Wetland acquisition advances SHEP progress

The Savannah Harbor Expansion Project (SHEP) continues to make progress, most recently demonstrated by the completion of another environmental mitigation requirement.

After acquiring Abercorn Island in February, the Georgia Department of Transportation recently transferred the 2,080-acre property to the U.S. Fish and Wildlife Service. This completed the second of SHEP’s environmental mitigation requirements.

The Georgia Department of Transportation had acquired and transferred a smaller tract to the U.S. Fish and Wildlife Service in 2015.  The transfer of the Abercorn Island tract secures preservation of a total of 2,256 acres of freshwater wetlands – the most dynamic and beneficial kind of wetland in the coastal region.

The two tracts slightly exceed SHEP’s requirement to acquire and preserve 2,245 acres of wetlands.

The other mitigation requirement that SHEP completed is the payment of $2.9 million in March 2015 for additional striped bass stocking. The funding allows the Georgia Department of Natural Resources to raise and then stock additional striped bass in the estuary.

Work is also underway on a number of other mitigation features, such as:

  • Recovery of the remains of the CSS Georgia at 90 percent complete (now scheduled to wrap up Aug. 1)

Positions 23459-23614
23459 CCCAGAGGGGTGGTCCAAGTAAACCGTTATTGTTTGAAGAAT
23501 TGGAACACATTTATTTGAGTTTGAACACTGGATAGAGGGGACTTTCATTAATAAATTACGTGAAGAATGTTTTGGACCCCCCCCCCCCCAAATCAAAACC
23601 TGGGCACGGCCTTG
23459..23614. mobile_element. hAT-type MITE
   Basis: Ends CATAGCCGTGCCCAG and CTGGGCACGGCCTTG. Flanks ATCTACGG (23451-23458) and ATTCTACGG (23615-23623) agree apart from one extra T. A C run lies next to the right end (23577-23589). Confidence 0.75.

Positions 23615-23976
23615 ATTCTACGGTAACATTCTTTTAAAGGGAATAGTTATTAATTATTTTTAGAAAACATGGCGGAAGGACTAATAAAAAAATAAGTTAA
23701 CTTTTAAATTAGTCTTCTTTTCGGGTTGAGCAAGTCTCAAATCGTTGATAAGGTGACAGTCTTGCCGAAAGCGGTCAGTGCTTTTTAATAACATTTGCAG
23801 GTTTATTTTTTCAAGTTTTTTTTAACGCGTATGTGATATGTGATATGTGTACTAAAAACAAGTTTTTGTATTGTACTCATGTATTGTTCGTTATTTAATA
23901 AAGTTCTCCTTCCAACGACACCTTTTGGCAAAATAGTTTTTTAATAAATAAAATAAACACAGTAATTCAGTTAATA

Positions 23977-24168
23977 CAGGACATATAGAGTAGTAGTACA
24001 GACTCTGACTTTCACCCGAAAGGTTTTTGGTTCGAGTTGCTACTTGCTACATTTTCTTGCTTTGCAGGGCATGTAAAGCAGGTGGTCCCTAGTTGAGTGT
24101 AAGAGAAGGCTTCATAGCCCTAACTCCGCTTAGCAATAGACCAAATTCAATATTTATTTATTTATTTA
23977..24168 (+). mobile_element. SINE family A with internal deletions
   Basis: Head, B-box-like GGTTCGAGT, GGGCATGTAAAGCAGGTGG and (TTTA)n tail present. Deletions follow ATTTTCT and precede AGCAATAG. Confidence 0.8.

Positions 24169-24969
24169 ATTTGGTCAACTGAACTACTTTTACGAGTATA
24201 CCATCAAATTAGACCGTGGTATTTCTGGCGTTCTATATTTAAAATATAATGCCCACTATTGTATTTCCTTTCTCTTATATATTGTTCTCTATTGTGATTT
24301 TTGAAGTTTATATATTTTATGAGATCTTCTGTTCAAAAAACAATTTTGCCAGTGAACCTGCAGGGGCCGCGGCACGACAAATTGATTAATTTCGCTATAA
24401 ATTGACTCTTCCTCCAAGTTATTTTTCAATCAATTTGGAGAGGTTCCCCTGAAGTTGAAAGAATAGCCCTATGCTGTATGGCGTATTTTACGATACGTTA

• Dissolved Oxygen Injection System at 39 percent complete
  • Raw Water Storage Impoundment at 86 percent complete
  • Removal of the Tidegate in the Sediment Basin at 71 percent complete

The expansion project is also making progress with its navigation features. The Savannah District completed a dike raising contract in the first week of July, which enables the containment area dikes to hold the new work inner harbor dredged material.

Work in the outer channel approaches 60 percent completion heading toward its scheduled completion in July 2018.

For more updates, visit the SHEP webpage.

~ Russell Wicke, Corporate Communications Office

About US Army Corps of Engineers Savannah District

The U.S. Army Corps of Engineers Savannah District oversees a multi-million dollar military construction program at 11 Army and Air Force installations in Georgia and North Carolina. We also manage water resources across the Coastal Georgia region, including maintenance dredging of the Savannah and Brunswick harbors; operation of three hydroelectric dams and reservoirs along the upper Savannah River; and administration of an extensive stream and wetland permitting and mitigation program within the state of Georgia. Follow us on Twitter @SavannahCorps and on Facebook.com/SavannahCorps
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  • Ferris

    SHEP construction seems interminably slow, but progress continues in spite of funding competition. The link helps visualize completion next year of entrance channel dredging and other activities. Thanks for the update!

  • David Ackerman

    Forgive me if this has been asked and/or answered already but is the SHEP going to require an increase in the CFS releases from Thurmond in any way?

    • Thanks for the question David. The answer is no. There will be no discharge increase requirement to mitigate for SHEP. One of the requirements for the environmental mitigation on SHEP was that it would not require adjustment to the drought contingency plan in the SRB Water Manuel. The project’s mitigation features were designed around that requirement. Hope this helps. ~Russell Wicke